HUNTSVILLE, Ala. (WHNT) — It’s harvest season, but it’s been a long dry year of growing cotton in Courtland.

Now a partnership between three companies on a independent test plot is testing to see how cotton can thrive in any condition. Servico is one of those partners.

“What we want to get out of this test this year is to learn how different varieties perform under dry conditions, so when we get the results, we’ll have that information and we can pass that on to farmers and growers who are looking for varieties for that type of situation,” said Servico President Bo Kennedy.

Cotton has been an important part of agriculture and a dominant crop in the Tennessee valley for more than a century. Today, cotton competes with corn soybeans and wheat.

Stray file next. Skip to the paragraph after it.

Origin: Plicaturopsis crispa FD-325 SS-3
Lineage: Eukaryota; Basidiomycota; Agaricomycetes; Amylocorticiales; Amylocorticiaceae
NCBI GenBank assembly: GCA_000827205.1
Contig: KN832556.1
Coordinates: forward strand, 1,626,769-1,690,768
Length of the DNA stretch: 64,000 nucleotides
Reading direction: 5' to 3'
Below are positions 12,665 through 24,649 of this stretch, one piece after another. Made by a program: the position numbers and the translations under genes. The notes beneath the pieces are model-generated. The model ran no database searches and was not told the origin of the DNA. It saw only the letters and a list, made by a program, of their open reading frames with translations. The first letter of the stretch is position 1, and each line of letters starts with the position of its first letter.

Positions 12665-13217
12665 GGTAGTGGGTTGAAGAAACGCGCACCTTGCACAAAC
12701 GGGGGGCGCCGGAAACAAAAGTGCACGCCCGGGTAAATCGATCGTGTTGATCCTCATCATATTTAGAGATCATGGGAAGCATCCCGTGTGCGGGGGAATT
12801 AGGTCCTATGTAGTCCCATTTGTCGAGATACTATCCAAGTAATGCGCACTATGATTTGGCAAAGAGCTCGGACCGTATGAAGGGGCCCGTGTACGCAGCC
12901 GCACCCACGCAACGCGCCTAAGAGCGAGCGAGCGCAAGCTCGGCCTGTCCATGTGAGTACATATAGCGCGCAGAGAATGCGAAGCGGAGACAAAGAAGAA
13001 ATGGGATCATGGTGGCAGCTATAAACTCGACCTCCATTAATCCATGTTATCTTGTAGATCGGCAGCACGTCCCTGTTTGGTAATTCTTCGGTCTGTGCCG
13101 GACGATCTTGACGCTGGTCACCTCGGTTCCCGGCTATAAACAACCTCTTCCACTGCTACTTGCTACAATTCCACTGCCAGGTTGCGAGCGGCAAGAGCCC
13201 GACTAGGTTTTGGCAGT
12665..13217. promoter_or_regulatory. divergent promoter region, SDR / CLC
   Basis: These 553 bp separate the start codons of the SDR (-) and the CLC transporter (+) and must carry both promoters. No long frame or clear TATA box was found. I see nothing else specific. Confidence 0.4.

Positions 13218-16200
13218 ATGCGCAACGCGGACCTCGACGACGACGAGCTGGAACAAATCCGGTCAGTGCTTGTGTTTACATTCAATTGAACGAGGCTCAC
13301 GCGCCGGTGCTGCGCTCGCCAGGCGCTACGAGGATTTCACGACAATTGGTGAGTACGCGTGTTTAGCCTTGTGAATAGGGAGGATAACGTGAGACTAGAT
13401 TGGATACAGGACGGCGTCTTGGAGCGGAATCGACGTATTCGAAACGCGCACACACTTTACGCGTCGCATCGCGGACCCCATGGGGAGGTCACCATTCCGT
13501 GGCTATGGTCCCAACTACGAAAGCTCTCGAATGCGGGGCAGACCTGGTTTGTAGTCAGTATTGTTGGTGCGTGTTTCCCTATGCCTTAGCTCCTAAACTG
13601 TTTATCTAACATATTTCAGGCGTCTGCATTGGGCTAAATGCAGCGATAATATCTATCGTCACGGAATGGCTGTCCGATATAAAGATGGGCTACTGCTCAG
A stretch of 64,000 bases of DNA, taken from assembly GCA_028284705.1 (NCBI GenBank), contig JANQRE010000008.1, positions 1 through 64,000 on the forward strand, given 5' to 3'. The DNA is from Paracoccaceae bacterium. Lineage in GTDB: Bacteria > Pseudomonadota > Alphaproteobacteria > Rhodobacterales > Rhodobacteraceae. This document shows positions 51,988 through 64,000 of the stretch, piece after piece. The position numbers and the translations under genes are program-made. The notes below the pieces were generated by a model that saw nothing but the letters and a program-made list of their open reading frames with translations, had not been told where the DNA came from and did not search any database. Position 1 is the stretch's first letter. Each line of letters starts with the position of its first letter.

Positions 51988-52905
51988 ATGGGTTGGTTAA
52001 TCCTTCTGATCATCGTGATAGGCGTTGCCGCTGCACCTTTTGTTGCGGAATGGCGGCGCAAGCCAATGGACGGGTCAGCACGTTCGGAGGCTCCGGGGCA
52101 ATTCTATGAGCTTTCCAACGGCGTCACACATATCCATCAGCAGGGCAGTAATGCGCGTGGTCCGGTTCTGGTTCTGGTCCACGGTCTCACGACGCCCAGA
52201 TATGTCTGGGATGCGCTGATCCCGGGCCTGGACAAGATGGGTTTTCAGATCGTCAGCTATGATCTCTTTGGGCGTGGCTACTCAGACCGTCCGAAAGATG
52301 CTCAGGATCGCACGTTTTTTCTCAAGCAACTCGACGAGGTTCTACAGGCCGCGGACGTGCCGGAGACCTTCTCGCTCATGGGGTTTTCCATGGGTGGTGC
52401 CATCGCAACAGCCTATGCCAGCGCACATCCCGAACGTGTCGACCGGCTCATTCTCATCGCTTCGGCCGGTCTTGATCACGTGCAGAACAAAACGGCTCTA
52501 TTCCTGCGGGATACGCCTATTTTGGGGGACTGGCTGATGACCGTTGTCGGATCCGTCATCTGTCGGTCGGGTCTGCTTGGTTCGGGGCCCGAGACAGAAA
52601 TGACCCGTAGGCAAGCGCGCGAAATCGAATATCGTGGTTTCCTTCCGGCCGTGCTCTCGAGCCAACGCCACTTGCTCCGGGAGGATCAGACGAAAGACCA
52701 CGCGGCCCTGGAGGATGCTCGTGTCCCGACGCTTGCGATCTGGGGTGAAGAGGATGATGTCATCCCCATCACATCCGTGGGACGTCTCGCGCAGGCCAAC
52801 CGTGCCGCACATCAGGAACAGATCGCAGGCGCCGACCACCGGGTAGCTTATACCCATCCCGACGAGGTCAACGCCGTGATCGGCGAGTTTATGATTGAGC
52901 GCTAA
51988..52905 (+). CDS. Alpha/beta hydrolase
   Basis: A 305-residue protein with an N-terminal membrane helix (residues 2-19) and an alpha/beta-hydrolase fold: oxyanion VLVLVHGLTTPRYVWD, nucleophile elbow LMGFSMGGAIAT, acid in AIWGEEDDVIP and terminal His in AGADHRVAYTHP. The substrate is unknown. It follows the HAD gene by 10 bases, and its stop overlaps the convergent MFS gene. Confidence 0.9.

“We have choices as farmers about which varieties to plant in the spring… and we all want to plant the one that’s going to be the best on our farms,” said Larkin Martin of Martin Farm. “It’s great to have a test on local soil in local conditions that we think will replicate the conditions in our field.”

Now the scientist says the work that’s being done here saves money. 

“Manage each particular crop and each particular acre to get the highest return on investment that we can get,” said Josh Johnson, the owner of Agri-Advantage. “So we’re looking at what does best, what do we need to take to these farmers to help them make a profit is what we’re looking at.”